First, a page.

By Chantine Akiyama and Sue Liang, Undergraduate Researchers (UROPs) at the MIT Media Lab.
Hey guys this week we have a special guest!! You have heard bits and pieces from him and about him, but we’re going to get to the nitty gritty this time and really tune into his heartbeat regarding the Symphony in D project through an interview. The special guest is…
Composer and Professor Tod Machover, head of the Opera of the Future group at the MIT Media Lab! He is the creative mind behind much of the Collaborative City Symphony work and just an inspiring leader and role model for his students. Here’s our interview with him.
What’s on your heart for the Symphony in D project?
Detroit is the ideal city; it has an incredible story to tell. It’s a city that grew up very fast and then lost half of its population. Detroit was the center of modern industry with the formative car industry, very proud, and it all crashed and fell apart in a perfect storm of all the problems that underlie capitalism. In Detroit’s history you can see all the potential and pitfalls of the US and modern society. It turns out that using music to think about these issues is great timing. The city has responded the way I wanted it to. We’ve set a process of convening around music and will just let it happen.
Do you have a specific sound you associate with Detroit?
There are things that jump out – rhythm comes to mind first- given the factories and industrial aspects of Detroit. Detroit also played a large role in developing several incredibly important music genres, from Motown to techno to hip hop, which started in middle class suburban Detroit. There was lots of inventive jazz, precision bass machine pounding, and I’m struck by how much the music is associated with the cultural fabric and socioeconomic conditions of this place.
If you keep open ears, then you can find surprising things. The roads make nice driving experiences, and I’ve found that Detroit has some of the quietest streets for a major city. The architecture and urban planning have affected the soundscape of the city and the juxtaposition of intensity and rhythm and quiet and nature is unexpected and incredibly interesting.
What has been one of the largest challenges with the City Symphonies and Detroit’s in particular?
The hardest parts of the Symphonies are always the beginnings and ends. First you have to get people actively involved with the project, and some of the young people have never even heard a symphony before. Then, after all of the music is collected, the difficult part is fitting it all into a 25-minute piece. There is no way that everything can go in, nor can I capture everything about the city. Especially with Detroit, where the involvement and turnout has been amazing with so many people participating and sending in clips, we have to find a way to best represent all cross sections and intersections of Detroit, so that even as a distilled snapshot, we can present something enriching and encompassing.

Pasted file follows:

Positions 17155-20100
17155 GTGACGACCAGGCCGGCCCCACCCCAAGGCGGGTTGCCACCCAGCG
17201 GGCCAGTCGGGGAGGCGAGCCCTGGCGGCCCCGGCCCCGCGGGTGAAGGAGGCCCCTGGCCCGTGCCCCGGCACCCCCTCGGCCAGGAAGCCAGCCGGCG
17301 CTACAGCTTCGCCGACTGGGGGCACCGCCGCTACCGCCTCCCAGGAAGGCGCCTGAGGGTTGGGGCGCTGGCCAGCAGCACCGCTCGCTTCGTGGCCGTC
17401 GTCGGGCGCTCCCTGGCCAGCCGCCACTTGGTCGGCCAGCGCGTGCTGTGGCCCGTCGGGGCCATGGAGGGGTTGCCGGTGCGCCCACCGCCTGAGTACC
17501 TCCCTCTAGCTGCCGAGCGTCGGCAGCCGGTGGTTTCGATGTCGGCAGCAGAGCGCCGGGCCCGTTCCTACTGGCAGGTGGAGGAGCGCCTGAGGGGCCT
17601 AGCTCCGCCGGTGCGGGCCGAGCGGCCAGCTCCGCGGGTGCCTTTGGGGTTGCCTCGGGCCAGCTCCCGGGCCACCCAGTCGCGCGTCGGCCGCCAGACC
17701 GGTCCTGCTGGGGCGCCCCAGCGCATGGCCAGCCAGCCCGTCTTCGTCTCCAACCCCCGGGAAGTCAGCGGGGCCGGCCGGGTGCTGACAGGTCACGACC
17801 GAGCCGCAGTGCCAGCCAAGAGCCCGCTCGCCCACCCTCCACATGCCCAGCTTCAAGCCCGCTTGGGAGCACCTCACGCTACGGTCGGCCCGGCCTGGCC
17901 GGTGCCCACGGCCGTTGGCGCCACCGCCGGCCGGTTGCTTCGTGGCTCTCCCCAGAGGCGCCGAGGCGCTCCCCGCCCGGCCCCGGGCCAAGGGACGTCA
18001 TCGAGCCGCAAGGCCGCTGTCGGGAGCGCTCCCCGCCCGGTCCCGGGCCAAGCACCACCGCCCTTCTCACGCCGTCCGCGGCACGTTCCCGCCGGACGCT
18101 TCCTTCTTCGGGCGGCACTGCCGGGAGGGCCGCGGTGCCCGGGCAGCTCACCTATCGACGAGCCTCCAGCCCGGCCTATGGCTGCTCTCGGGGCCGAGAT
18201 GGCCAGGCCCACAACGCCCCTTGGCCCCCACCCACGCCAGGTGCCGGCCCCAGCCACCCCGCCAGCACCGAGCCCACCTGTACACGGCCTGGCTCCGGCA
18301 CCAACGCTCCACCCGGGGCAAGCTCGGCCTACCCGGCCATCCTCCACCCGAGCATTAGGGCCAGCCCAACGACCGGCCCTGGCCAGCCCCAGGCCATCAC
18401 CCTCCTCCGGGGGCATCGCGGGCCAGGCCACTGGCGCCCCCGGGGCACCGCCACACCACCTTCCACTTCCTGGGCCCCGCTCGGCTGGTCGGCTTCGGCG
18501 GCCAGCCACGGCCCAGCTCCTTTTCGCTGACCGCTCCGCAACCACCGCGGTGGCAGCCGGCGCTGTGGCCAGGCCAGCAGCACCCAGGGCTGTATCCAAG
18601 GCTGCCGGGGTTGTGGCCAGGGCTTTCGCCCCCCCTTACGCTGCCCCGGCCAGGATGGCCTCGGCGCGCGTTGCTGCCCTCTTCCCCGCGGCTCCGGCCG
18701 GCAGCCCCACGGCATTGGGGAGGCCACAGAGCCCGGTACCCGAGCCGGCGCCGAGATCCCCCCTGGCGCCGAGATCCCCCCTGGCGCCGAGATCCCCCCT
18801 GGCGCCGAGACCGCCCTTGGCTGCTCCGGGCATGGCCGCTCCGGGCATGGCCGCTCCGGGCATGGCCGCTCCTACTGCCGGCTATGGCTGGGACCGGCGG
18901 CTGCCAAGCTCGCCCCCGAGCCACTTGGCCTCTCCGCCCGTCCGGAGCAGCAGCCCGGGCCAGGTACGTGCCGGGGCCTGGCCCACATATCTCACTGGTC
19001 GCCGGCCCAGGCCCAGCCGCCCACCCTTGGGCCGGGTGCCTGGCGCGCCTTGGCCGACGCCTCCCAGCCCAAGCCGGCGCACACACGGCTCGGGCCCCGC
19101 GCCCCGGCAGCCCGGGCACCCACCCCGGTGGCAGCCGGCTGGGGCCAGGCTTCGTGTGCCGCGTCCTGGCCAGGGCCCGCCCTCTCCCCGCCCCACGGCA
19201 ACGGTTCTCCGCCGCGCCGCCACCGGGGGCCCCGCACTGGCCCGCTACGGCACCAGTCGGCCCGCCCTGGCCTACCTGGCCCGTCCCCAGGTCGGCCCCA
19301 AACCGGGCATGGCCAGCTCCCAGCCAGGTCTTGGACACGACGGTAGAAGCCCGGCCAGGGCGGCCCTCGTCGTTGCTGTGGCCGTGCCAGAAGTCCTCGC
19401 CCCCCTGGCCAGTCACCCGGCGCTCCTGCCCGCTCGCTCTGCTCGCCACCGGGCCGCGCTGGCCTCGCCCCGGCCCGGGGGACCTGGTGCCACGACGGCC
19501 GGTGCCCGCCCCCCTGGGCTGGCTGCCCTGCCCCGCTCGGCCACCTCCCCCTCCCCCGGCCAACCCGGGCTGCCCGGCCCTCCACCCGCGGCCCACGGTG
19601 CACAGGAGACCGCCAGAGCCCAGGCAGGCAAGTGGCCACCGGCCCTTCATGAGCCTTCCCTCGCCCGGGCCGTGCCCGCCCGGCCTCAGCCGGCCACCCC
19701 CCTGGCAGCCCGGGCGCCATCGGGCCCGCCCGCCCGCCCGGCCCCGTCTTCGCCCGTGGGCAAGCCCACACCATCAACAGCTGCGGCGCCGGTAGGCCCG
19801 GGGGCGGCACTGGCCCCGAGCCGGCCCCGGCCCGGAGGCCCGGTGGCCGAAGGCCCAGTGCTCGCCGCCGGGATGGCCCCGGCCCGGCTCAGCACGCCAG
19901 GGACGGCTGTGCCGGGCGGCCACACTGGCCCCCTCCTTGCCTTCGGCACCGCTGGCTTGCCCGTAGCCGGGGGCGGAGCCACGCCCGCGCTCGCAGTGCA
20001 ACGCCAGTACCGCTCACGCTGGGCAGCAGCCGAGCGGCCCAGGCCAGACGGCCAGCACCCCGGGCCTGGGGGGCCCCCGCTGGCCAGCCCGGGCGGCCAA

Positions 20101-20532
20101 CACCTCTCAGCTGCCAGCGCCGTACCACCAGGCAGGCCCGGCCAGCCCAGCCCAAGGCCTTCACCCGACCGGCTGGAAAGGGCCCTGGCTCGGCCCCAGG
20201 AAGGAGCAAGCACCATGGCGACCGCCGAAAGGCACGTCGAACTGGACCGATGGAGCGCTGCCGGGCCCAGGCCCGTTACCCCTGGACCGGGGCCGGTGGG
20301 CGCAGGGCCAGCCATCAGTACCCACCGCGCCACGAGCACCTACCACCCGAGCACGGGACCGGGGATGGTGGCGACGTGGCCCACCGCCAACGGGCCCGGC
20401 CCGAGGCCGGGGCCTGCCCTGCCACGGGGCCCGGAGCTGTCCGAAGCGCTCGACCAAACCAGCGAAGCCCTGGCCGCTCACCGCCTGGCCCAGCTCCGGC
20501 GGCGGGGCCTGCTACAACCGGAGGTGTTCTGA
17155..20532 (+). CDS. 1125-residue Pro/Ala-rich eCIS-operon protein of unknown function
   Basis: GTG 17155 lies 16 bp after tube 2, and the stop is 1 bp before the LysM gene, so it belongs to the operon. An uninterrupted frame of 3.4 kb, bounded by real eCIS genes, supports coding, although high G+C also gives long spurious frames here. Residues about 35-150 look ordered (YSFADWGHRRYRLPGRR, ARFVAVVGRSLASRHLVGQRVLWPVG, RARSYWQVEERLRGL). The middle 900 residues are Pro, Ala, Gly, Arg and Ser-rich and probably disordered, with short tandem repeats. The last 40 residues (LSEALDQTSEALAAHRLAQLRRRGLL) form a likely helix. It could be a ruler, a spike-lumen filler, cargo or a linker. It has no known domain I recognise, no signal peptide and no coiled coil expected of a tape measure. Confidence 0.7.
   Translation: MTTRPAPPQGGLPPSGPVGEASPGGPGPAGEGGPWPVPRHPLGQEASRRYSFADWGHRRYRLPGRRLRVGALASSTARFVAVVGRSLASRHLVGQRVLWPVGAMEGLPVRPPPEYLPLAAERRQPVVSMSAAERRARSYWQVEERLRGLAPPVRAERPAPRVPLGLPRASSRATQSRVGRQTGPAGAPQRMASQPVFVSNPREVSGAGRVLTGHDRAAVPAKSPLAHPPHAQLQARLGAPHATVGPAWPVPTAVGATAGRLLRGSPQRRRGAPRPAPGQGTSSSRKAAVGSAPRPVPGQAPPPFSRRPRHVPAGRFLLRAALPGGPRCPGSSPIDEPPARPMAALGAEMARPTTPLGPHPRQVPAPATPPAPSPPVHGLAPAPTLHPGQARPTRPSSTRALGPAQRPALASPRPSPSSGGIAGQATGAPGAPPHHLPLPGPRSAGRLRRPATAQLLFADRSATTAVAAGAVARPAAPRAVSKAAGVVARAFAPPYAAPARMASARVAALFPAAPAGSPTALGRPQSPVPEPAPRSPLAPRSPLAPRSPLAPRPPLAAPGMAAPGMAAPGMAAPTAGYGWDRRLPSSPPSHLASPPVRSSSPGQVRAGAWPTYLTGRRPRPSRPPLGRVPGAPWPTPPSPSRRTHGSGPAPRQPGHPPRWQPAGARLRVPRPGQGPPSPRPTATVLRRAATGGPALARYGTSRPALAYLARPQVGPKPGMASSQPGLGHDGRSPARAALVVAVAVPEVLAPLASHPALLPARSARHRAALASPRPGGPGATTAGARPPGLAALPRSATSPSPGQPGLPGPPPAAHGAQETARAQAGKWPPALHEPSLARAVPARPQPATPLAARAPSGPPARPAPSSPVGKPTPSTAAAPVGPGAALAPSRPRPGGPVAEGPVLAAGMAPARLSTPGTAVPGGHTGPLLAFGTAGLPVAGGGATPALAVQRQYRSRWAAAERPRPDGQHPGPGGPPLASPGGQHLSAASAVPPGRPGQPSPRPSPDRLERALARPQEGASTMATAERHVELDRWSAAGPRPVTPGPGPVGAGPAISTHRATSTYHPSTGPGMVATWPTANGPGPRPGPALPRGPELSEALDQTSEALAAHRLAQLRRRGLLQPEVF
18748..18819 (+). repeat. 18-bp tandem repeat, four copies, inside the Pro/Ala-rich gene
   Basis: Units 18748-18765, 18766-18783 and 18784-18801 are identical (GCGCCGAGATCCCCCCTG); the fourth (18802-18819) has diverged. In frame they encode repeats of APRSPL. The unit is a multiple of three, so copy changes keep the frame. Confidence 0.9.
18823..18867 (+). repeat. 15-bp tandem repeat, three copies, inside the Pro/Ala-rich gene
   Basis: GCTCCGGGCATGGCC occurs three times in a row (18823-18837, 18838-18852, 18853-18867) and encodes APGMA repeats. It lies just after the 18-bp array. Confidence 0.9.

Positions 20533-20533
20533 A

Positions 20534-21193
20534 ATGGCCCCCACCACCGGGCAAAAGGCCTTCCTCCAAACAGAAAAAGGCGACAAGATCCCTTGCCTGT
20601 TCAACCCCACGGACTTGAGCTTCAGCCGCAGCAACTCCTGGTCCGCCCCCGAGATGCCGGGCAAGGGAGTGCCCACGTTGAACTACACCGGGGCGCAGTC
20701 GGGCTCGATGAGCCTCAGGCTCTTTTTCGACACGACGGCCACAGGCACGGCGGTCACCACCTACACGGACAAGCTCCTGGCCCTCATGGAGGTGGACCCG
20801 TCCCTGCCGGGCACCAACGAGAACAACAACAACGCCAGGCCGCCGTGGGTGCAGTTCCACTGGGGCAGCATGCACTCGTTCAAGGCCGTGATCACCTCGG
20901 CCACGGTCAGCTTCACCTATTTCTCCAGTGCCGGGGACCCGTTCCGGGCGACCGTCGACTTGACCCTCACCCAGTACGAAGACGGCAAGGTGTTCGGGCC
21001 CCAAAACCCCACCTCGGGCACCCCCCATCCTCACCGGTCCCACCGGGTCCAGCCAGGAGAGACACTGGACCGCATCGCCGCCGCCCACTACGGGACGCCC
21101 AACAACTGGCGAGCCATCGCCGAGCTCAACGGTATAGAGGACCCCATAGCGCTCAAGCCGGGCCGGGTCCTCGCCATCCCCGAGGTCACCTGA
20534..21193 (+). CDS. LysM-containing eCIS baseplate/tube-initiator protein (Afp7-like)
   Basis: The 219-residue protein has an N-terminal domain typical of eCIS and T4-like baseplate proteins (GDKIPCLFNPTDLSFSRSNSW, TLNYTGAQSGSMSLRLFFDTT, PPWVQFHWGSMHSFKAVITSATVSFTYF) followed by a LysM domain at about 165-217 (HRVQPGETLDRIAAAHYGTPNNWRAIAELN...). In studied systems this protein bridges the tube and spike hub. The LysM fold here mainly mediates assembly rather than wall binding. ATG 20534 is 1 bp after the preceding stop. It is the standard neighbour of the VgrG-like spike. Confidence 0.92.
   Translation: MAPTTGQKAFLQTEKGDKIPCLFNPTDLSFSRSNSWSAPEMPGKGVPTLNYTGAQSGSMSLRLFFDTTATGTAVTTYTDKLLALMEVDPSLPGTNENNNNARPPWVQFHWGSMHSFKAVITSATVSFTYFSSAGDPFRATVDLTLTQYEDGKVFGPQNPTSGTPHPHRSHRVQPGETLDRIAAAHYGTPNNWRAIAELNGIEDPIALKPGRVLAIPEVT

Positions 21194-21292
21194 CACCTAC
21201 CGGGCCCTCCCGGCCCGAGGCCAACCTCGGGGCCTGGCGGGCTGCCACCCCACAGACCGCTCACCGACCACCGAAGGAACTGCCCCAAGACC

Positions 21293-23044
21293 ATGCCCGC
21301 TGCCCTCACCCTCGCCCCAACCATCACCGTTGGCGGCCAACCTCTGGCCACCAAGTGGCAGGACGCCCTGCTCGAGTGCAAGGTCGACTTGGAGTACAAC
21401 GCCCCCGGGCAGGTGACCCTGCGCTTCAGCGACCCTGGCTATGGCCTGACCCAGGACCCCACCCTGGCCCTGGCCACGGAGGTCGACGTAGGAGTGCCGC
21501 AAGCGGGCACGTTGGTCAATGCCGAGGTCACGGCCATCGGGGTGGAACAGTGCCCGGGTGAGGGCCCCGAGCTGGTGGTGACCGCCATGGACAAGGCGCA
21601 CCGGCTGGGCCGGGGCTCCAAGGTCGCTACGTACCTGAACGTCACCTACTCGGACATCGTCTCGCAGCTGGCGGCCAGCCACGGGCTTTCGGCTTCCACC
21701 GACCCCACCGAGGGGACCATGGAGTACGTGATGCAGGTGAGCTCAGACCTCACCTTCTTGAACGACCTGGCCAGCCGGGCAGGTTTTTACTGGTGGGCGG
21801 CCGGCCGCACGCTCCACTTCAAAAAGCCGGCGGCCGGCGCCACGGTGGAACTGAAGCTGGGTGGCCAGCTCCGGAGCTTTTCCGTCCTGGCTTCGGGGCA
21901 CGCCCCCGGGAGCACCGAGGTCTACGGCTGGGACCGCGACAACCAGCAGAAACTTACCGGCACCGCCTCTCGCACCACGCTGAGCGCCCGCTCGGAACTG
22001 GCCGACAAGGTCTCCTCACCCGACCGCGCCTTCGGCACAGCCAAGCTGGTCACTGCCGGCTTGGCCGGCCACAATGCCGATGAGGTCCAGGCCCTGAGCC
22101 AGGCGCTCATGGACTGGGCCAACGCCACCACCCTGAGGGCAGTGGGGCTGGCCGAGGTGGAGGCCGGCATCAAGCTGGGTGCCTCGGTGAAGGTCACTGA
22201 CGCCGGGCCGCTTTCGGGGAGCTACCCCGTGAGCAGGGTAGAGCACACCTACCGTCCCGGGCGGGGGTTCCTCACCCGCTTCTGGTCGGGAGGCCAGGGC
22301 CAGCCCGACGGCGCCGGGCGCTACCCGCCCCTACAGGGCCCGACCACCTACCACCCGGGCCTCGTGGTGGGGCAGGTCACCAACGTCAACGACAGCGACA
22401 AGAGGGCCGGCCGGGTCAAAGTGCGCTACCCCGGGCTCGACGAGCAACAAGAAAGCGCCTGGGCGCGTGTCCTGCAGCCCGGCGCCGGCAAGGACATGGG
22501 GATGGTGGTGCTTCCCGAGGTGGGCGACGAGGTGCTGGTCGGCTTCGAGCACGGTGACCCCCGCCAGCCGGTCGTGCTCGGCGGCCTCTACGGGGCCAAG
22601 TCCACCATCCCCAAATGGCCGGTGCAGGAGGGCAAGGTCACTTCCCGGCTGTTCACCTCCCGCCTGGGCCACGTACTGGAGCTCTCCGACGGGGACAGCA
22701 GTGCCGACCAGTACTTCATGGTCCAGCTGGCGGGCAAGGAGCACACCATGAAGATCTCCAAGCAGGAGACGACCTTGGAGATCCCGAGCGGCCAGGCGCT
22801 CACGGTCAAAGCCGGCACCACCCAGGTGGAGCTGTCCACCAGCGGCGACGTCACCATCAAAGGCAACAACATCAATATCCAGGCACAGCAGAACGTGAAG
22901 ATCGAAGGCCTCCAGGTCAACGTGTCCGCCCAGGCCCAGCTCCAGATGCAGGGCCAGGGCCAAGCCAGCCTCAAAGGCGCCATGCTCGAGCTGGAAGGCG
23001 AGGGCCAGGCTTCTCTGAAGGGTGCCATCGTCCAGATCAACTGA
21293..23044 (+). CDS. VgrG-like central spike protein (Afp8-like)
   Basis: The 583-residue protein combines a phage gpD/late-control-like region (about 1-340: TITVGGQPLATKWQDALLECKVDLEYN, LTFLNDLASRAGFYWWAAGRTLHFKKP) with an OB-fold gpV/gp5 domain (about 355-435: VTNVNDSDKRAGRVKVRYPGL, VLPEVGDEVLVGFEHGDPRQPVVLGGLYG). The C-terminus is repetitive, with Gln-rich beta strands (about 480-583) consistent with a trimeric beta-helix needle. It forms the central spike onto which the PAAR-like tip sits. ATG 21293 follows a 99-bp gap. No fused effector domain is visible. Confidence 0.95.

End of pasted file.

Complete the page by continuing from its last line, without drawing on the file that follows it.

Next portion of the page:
What impact would you like the Symphony to have?
There are four main impacts that I would like the Symphony to have. First, the music that emerges as the Symphony must be a piece that can stand on its own. It must be an emotional human statement about a place, and a specific one: Detroit.
Second, the Symphony is a research goal. The creation of this symphony is a great way to develop models where all different people of different cultures can come together and care about each other and contribute something. Every individual deserves to be represented and given a voice, and art is fantastic because you can create a model of how you want society to be. Through this project we can create spaces for collaboration and compassion.
Third, the Symphony is a way to show young people what music can do in this world, and help them find what they can do in the world. Many of our collaborators have never been involved with something like this before, and through the symphony, they can see projects like these and hopefully be inspired to become parts of works like this, and perhaps initiate new models of their own.
Fourth, the Symphony is a way for Detroit to connect. Detroit is quite a disconnected place. Boston to me is also quite a disconnected place. But in Boston. I think people are content with doing their own thing. In Detroit people want to meet, but don’t easily have the opportunity to meet, because of geography, transportation, social, and economic structure, etc. This project gives opportunities for people who would never otherwise meet to make connections that I think just might last in Detroit. After the symphony project ends, something we are thinking about is how to make all of the sounds involved in Symphony in D accessible for everyone in Detroit as a kind of living archive, now and forever.